A Brief History of Playing Cards: For Games, Fortune-Telling, and Magic Tricks

Whatever you already know about playing cards, tarot cards, and the rest, we are confident you will find something you didn’t know yet to delight and surprise you

history of playing cards
Source: QinPrinting

Here at QinPrinting, we are very familiar with all kinds of printed cards — from traditional poker cards, tarot, and oracle decks, to custom cards made for specific board games, and even “gimmick” cards made for professional magicians. But where did the idea of playing cards come from? How did it all begin? That’s what we going to answer in this post.

What is a playing card?

In the West, there’s a long tradition of playing cards which are usually made of thick paper, or several layers of thin paper glued together, to form a flat, often rectangular, board. Most cards are gathered together in groups called “decks”. 

All the cards in the deck are uniform in size and construction. A part of the deck — perhaps divided off during a game — is known as the “pack”. A number of cards held manually by players are called “a hand”. 

In most cases, cards have two printed sides. One side is printed with an image or a number, or both, while the other side is printed in plain color or an abstract pattern. Most cards, whether used for playing games, for fortune-telling, or other purposes, also have rounded corners to make them more comfortable to hold.

When did playing cards first appear?

As far as we can tell, playing cards existed at least as long ago as the 10th century A.D. There are a few mentions in ancient Chinese literature. Unfortunately, these sources do not describe the cards themselves. They only tell us that they existed in China before we hear of them anywhere else.

Most scholars agree that the first European playing cards appeared in Italy and Spain toward the end of the 14th century. However, it seems that such cards were not manufactured in Europe but imported from the Islamic world, especially Egypt in the north of Africa. At that time they were considered exotic luxury items that only the wealthiest could afford to own.

By the 15th century, while still the preserve of royalty, aristocrats, and wealthy merchants, playing cards had spread throughout Europe. The early cards were all made and painted by hand. They were exquisite works of art in their own right; even to the extent that Kings — such as King Charles VI of France — would pay handsome sums to skilled artists to create custom decks for use in court.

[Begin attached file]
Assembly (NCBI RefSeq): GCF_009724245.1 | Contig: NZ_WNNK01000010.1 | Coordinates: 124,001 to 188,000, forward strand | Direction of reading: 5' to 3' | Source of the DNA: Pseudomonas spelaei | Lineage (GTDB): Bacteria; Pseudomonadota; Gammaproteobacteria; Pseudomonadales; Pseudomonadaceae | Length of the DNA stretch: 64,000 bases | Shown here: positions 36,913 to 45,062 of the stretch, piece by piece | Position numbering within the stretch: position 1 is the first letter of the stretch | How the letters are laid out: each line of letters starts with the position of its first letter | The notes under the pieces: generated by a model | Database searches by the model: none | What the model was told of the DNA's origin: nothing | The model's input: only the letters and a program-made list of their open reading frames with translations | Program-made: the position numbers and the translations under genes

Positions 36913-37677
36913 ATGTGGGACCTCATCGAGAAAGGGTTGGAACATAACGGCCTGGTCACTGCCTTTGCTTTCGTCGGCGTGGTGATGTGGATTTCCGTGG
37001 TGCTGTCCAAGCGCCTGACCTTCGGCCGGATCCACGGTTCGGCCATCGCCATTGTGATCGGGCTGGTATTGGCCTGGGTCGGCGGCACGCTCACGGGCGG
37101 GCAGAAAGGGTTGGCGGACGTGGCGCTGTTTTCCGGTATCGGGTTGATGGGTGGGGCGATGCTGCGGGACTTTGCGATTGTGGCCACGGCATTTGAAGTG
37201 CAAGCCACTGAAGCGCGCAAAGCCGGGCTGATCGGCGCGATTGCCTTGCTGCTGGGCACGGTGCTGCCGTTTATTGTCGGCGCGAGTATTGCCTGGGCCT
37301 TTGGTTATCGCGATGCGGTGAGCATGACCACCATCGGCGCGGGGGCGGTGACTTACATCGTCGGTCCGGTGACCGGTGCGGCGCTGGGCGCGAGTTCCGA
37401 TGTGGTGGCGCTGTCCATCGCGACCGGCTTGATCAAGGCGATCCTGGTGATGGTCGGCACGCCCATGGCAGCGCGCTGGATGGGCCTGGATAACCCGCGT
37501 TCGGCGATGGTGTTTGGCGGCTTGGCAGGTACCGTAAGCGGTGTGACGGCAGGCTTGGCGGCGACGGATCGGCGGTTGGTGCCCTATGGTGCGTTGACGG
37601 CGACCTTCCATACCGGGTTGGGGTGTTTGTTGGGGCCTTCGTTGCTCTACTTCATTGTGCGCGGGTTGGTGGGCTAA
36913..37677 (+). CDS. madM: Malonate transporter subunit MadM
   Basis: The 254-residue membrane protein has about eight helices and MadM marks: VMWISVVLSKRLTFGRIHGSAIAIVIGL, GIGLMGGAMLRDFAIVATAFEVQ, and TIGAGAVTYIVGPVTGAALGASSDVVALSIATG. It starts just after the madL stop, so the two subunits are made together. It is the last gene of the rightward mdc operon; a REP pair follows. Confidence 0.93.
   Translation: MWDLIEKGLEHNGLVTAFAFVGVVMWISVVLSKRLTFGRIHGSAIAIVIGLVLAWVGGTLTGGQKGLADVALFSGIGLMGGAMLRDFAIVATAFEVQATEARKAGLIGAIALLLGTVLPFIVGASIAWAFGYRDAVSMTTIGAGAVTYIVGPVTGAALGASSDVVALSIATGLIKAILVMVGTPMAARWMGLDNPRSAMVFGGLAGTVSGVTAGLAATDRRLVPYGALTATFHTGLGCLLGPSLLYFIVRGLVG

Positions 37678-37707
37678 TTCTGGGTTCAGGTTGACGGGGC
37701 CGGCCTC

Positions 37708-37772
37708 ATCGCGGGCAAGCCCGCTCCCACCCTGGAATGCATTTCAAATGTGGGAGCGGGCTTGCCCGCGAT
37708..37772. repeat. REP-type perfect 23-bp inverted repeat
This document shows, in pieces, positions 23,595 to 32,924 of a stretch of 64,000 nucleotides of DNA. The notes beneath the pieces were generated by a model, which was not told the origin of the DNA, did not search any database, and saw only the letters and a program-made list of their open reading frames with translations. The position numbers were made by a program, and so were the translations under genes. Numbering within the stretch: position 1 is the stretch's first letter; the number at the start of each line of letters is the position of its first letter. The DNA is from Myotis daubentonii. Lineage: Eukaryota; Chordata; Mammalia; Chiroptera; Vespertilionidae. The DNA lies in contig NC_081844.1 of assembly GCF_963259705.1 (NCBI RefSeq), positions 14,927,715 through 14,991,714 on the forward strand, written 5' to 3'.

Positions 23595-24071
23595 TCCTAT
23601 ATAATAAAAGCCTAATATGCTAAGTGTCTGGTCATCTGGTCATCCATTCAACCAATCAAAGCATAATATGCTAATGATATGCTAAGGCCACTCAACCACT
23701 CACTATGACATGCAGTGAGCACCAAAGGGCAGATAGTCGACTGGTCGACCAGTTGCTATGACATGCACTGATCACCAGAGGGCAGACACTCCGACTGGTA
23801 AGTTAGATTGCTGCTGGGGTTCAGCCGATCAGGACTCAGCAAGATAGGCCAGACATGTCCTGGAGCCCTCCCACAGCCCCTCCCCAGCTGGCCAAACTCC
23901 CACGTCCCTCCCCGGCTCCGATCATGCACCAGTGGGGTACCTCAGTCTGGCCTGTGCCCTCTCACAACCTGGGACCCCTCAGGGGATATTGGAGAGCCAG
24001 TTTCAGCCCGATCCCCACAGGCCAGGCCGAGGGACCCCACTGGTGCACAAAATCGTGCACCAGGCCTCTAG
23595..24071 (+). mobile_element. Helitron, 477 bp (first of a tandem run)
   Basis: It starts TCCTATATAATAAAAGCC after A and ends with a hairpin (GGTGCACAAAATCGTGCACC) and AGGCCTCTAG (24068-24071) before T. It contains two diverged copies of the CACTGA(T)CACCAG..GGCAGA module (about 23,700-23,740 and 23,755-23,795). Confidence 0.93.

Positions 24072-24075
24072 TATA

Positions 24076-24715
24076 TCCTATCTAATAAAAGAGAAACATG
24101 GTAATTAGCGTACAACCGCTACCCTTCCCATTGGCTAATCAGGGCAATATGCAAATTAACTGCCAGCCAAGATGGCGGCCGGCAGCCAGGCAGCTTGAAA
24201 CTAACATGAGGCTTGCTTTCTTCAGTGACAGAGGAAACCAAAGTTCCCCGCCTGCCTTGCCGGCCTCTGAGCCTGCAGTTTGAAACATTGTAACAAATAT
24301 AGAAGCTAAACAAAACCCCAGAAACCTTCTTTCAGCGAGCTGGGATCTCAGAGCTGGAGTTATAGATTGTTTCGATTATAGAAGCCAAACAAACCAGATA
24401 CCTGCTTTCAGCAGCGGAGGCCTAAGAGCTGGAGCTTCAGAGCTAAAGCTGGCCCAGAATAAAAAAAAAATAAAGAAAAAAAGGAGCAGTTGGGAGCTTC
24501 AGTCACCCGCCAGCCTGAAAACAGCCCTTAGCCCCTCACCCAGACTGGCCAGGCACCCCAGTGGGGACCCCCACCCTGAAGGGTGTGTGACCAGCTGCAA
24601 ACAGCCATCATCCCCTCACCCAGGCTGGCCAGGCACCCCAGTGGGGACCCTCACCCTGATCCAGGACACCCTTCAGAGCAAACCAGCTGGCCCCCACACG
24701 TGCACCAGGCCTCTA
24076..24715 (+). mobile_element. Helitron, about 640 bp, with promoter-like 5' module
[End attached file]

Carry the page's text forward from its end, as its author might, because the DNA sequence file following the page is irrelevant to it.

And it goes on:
But a revolution was at hand. The invention of the woodblock printing press made the mass production of printed materials possible for the first time. Not only did this lead to the proliferation of books — which previously had to be laboriously hand copied by monks — but also to the mass production of playing cards. When something is rare, it is expensive and highly prized. Once it becomes common, it usually becomes more affordable. As printing technology developed and became more efficient and cost-effective, so playing cards became part of the daily life of the common people.

When were the four suits invented?

The four suits which we know today in English as spades, hearts, diamonds, and clubs were first devised in France, probably during the 16th century. These simplified motifs were partly a product of speeding up the printing process — the complex figures and landscape of the handpainted cards of former times made printing complex or even impossible — and became fixed as the standard due to the popularity of the games in which they first appeared. Many of which, such as pique and carreau, are still popular today.

Playing cards and gambling

The idea of playing games purely for fun is a relatively recent development. Most early games, whether chess, dice, or cards, were played for money. In fact, many historians agree that the advent of affordable decks of playing cards led to a rise in gambling across all social orders, from the richest to the poorest. 

In the past, board games such as chess had been the exclusive preserve of the wealthy because they were costly to make and you needed somewhere safe to keep them. Dice, on the other hand were cheap and simple to make, and could easily be slipped into a pocket, and so were more commonly associated with the poorer folk. Cards bridged the gap between rich and poor and became the gambling choice of everyone from the king to the road sweeper. Indeed, for most of history, cards have been a means to riches or to ruin for many who could not resist one more turn at the table.